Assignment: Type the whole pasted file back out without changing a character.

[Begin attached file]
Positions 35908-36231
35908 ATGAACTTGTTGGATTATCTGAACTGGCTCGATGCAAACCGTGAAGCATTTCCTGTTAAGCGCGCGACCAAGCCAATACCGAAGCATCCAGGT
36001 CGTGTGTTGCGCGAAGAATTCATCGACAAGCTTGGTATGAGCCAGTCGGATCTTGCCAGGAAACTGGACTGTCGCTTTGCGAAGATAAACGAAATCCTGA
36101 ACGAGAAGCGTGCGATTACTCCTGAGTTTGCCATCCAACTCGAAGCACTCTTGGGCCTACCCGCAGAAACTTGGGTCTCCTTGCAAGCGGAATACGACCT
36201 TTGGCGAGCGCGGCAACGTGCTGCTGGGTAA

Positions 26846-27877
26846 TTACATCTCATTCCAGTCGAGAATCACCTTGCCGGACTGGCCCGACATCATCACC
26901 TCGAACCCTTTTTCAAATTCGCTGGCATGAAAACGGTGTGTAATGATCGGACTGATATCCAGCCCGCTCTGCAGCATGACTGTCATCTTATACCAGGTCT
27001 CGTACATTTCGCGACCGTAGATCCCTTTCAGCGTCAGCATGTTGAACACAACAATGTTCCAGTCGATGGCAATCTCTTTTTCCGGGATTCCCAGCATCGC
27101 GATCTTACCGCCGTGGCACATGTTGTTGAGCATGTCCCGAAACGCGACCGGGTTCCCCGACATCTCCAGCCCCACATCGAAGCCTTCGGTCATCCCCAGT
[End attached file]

Positions 35908-36231
35908 ATGAACTTGTTGGATTATCTGAACTGGCTCGATGCAAACCGTGAAGCATTTCCTGTTAAGCGCGCGACCAAGCCAATACCGAAGCATCCAGGT
36001 CGTGTGTTGCGCGAAGAATTCATCGACAAGCTTGGTATGAGCCAGTCGGATCTTGCCAGGAAACTGGACTGTCGCTTTGCGAAGATAAACGAAATCCTGA
36101 ACGAGAAGCGTGCGATTACTCCTGAGTTTGCCATCCAACTCGAAGCACTCTTGGGCCTACCCGCAGAAACTTGGGTCTCCTTGCAAGCGGAATACGACCT
36201 TTGGCGAGCGCGGCAACGTGCTGCTGGGTAA

Positions 26846-27877
26846 TTACATCTCATTCCAGTCGAGAATCACCTTGCCGGACTGGCCCGACATCATCACC
26901 TCGAACCCTTTTTCAAATTCGCTGGCATGAAAACGGTGTGTAATGATCGGACTGATATCCAGCCCGCTCTGCAGCATGACTGTCATCTTATACCAGGTCT
27001 CGTACATTTCGCGACCGTAGATCCCTTTCAGCGTCAGCATGTTGAACACAACAATGTTCCAGTCGATGGCAATCTCTTTTTCCGGGATTCCCAGCATCGC
27101 GATCTTACCGCCGTGGCACATGTTGTTGAGCATGTCCCGAAACGCGACCGGGTTCCCCGACATCTCCAGCCCCACATCGAAGCCTTCGGTCATCCCCAGT